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Hospitality as a Way of Life

Radical Hospitality, written by a Benedictine monk and laywoman(a mother also) is a treasure chest full of wisdom and encouragement. We have gotten far off track in the West with our individual lives separated from not only our neighbors but also strangers we meet. Father Homan and Lonni Pratt call us back to bringing a hospitable life to bear to everyone we meet. Rather than being a book of how-to's and don't do it this ways, we find a work rich in illustrations and examples of learning hospitality even through our weakness.




The authors begin the first chapter narrowing their glance at what it means to be hospitable. They write, "Hospitality does not focus on the goal of being hospitable. It is not about the offering hospitality. Instead, it is singularly focused on the object of hospitality-the stranger, the guest, the delightful other" (17). Instead of drawing up a list of activities for the guest to do, we find solace in seeking to focus on the one coming to our house or place of refuge. This is not an easy task, considering the fact that many times when guests come to my place I want to show off the things I have or the best meal that I like without regarding their lives, their needs. This kind of thinking turns into a callous heart. Yet, as the authors indicate in chapter 1, hospitality is a risk that we must take, opening our doors to the stranger not knowing what will happen. Yet, this type of serving others is integral to the ministry of Jesus, in which he called people to himself and told his follower to love their enemies (22-23). The authors also indicate that hospitality is at the top of the list at the monastery because people are valued. We generally think of monasteries as citadels of spirituality, cut off from the rest of the world, yet this notion of welcoming the stranger is part and parcel of St. Benedict's rule.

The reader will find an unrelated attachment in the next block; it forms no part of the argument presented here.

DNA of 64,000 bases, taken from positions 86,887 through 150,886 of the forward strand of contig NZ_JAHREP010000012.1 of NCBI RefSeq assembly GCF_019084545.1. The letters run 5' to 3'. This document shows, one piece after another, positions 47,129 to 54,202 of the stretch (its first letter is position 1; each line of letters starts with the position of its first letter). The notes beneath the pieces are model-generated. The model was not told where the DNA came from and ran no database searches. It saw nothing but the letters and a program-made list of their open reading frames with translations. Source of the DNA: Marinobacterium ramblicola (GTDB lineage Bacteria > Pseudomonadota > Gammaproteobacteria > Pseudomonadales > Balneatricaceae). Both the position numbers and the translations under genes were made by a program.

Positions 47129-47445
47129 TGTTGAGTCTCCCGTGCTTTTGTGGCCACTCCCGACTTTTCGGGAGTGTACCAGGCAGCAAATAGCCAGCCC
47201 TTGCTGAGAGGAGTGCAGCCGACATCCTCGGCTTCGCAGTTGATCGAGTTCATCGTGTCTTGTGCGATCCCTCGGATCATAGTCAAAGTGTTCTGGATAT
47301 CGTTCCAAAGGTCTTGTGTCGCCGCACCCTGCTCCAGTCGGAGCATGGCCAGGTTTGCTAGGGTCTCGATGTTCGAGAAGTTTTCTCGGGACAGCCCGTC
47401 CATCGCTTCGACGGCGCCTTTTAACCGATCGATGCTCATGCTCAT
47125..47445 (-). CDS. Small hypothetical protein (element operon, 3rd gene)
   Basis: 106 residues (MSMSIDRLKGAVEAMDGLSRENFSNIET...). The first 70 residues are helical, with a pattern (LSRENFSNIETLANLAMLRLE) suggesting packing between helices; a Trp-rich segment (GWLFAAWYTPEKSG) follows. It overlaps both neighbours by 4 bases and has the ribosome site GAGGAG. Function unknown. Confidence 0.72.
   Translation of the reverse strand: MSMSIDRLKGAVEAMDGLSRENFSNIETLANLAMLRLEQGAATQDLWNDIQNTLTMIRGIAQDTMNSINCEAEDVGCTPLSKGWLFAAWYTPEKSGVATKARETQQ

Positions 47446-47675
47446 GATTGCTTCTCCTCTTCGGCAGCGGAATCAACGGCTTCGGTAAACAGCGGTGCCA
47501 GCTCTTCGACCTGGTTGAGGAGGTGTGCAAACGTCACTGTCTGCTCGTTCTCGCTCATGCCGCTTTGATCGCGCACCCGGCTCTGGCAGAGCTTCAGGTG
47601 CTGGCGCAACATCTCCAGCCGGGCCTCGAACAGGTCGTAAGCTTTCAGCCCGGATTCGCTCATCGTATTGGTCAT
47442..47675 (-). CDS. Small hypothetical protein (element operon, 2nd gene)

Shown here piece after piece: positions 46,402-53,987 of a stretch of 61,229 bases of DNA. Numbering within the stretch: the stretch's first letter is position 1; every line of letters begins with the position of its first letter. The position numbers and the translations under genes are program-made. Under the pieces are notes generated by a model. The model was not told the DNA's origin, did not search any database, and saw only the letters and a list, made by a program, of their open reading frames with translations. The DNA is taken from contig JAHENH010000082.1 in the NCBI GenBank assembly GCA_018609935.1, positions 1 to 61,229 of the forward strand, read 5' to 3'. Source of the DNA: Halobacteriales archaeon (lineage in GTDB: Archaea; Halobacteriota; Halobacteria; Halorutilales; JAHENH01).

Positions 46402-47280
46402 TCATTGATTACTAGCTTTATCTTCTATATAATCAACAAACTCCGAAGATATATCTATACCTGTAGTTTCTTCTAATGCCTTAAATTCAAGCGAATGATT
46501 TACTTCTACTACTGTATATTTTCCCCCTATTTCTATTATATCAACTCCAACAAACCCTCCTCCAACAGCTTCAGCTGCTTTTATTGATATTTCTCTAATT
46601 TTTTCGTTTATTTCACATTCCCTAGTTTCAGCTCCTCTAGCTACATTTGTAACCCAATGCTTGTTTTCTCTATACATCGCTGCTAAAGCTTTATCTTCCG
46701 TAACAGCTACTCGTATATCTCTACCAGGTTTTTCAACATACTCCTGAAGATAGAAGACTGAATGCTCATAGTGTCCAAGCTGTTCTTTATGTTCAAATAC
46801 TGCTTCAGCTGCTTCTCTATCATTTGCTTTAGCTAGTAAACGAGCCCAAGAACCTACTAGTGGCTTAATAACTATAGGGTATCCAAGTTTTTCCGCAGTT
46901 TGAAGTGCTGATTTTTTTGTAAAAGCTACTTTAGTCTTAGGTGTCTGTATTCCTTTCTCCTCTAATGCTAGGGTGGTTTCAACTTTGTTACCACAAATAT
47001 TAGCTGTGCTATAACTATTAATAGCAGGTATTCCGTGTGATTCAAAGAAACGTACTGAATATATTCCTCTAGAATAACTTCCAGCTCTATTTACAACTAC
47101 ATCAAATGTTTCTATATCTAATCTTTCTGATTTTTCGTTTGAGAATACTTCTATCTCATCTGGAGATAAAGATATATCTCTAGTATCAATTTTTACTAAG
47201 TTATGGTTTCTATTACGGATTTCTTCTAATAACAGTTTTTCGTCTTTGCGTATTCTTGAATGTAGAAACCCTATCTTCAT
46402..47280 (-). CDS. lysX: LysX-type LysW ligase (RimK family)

The authors go further in chapter two in describing hospitality as a moral and spiritual issue. They write, "Hospitality is both the answer to modern alienation and a path to deeper spirituality" (43). It is an answer to alienation because being hospitable should know no distinctions between people. Hospitality in its truest sense regards all people as bearers of the divine image and worthy of respect and compassion. The spiritual side cannot really be divorced from the moral dimension. How is this so. The authors carefully see two kinds of hospitality at work in our culture; ships and vacations and entertainment. Yet, both of these kinds of hospitality fail at the point of being costly, laying our lives on the line for other people. I think what this book is communicating here is that to practice hospitality is to down our guards of living fearful lives avoiding others, but showing up in the lives of others willing to let our hearts be bruised for the sake of someone else.



Chapter 3 was the chapter that made its point very clearly to me concerning hospitality. If hospitality is to be a way of life, we must first deal with our fears, sins, and tendencies to hide. We want a comfortable Christianity but radical hospitality calls us to be unsettled, to be uncomfortable for the sake of the other (73). The thought that living a life of hospitality is more about the person you are than the ideas or methods you try on goes to the heart of the issue. To be open to sharing with others is a costly adventure, but one we should be willing to take. The authors however are not trying to make a blanket statement that everyone should be invited regardless of the danger. Yet, they are trying to get us to see that a different way of life is possible if we move outside our cozy comforts.



Overall, I thought this book was an excellent work in calling people to a way of life that is radically different than what we've been taught, even taught in the church. The reason I rated this book a four stars instead of a five is that I thought the authors could use more examples from the Scripture of how hospitality was part and parcel of both Israel's livelihood and Jesus' ministry. However, this book will go a long way in calling God's people to serve others in a way that is foreign to our culture, and our own thinking.



Thanks to Paraclete Press for the review copy.

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